I have a lot of sympathy with the forecasters. Those who predicted weak growth thought, like the Bank of England, it would bear down more heavily on inflation. Those who thought inflation would be higher believed it would, at least in part, be a product of strong growth. The combination of weak growth and high inflation – and the lack of a response from the Bank of England in higher interest rates – was hard to forecast.
So nobody had a vintage year, which in the past has involved nine or 10 out of 10 in by scoring system. Congratulations, however, to Daiwa Capital Markets and Capital Economics for creditable sixes, with Daiwa just edging it.
Running close behind on five were the Economist Intelligence Unit and the CEBR and following them on four, BNP Paribas and Standard Chartered. I know in at least two cases – Daiwa and BNP Paribas – economists who were instrumental in producing the forecasts have moved on.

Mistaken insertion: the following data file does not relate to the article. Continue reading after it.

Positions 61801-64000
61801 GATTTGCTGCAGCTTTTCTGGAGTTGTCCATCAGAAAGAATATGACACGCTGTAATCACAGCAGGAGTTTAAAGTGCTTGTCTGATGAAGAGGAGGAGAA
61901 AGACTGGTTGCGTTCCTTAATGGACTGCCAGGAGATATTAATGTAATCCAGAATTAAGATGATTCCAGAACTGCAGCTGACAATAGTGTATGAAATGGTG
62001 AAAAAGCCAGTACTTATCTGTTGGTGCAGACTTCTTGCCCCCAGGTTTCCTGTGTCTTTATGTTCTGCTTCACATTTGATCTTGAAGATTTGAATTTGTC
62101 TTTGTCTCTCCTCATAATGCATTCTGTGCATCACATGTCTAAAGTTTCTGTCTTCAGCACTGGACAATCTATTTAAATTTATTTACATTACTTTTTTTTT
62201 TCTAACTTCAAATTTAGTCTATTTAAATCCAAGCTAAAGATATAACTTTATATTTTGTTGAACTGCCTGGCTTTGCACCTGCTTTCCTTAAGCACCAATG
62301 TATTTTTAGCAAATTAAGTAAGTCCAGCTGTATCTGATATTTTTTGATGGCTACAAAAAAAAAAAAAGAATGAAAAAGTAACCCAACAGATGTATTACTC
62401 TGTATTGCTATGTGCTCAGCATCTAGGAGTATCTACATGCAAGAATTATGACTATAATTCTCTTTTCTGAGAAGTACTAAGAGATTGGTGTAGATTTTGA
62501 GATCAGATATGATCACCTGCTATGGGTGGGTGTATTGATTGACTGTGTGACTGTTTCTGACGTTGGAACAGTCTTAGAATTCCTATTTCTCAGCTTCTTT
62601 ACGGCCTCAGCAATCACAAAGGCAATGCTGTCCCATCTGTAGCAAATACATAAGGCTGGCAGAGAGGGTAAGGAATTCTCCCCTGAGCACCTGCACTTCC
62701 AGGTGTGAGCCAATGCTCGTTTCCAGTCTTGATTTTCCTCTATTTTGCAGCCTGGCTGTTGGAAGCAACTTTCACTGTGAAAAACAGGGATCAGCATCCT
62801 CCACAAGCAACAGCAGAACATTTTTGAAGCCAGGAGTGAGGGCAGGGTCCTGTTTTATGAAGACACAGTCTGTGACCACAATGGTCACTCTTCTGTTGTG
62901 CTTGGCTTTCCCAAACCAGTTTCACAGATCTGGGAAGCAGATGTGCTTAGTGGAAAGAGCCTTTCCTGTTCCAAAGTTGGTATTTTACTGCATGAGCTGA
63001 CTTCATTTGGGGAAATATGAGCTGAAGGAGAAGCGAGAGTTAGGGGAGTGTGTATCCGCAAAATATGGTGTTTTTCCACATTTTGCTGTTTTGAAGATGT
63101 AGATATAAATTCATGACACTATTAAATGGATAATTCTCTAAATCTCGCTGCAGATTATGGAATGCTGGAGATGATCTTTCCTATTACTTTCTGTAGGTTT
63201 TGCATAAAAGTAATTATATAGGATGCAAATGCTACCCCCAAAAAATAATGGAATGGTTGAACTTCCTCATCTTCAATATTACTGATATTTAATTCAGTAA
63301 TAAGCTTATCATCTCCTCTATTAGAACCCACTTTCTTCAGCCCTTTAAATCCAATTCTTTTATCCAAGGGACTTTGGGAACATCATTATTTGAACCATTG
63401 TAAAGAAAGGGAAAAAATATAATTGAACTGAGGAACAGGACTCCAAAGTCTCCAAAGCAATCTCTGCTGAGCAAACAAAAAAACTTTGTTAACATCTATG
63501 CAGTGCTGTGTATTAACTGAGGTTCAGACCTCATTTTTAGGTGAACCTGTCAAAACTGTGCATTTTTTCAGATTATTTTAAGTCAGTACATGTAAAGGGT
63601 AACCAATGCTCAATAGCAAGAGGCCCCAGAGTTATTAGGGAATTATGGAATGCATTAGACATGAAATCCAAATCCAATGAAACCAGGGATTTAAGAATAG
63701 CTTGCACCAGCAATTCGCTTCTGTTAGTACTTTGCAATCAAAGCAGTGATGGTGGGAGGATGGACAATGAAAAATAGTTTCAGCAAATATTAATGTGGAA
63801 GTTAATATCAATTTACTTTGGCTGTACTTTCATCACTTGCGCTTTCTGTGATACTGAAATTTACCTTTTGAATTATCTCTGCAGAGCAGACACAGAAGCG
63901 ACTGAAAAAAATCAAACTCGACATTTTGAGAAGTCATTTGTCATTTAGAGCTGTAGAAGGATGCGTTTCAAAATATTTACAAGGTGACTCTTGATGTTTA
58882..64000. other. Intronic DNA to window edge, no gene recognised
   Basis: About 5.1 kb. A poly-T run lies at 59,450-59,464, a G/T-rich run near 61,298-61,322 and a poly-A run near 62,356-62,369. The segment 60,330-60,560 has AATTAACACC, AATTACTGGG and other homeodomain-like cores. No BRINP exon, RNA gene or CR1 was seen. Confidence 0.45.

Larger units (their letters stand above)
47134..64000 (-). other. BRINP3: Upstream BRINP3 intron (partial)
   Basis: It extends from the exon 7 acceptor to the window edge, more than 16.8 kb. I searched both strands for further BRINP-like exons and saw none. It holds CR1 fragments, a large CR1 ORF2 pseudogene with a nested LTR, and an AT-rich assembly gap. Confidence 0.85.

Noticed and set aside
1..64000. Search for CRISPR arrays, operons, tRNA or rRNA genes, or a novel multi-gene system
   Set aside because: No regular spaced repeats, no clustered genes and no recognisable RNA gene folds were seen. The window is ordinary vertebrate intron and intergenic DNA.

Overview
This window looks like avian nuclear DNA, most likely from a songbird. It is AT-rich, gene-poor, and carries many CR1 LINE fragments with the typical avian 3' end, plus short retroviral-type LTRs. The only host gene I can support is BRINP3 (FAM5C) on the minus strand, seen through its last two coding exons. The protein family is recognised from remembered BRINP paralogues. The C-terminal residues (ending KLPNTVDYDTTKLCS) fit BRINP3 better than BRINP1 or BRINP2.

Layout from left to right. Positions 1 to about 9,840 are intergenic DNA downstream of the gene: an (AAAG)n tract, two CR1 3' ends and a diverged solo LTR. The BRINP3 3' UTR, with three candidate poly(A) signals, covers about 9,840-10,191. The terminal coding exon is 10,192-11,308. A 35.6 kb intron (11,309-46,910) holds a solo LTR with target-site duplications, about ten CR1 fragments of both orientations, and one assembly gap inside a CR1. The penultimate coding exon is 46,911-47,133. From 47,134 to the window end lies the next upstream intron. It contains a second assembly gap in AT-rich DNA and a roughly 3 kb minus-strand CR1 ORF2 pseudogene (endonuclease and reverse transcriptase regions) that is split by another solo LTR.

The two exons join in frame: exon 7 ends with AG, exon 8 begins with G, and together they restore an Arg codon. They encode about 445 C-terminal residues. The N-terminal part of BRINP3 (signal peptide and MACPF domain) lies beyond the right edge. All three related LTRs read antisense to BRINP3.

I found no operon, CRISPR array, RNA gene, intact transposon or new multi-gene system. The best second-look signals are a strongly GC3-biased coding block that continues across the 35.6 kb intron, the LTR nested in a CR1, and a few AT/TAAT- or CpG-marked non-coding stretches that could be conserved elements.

Most other forecasters, I suspect, will regard 2011 as a year best forgotten. My own score, a generous four or a more realistic three, was nothing to write home about.
Those who ignore the lessons of history are condemned to repeat them. The headline on the equivalent piece to this a year ago was “Forecasters failed to spot inflation surge”. Then they did it all over again.
What about now? Economists are subdued on 2012 growth prospects (consensus just 0.6%) but do expect inflation to come down to 2.1% by year-end. If they are wrong for a third year on inflation that would be unforgivable.
If they are right, they may be underestimating the positive impact on growth of lower inflation from the return of growth in real incomes and hence stronger consumer spending. This is something I have been talking about for a while. It offers the best hope for a year in which, in 12 months time, we may be able to say the forecasters, instead of being too optimistic, overdid the gloom.
My regular column is available to subscribers on www.thesundaytimes.co.uk This is an excerpt. The table to accompany this piece is available on The Sunday Times website or in the newspaper.
This post originally appeared at David Smith’s EconomicsUK and is posted with permission.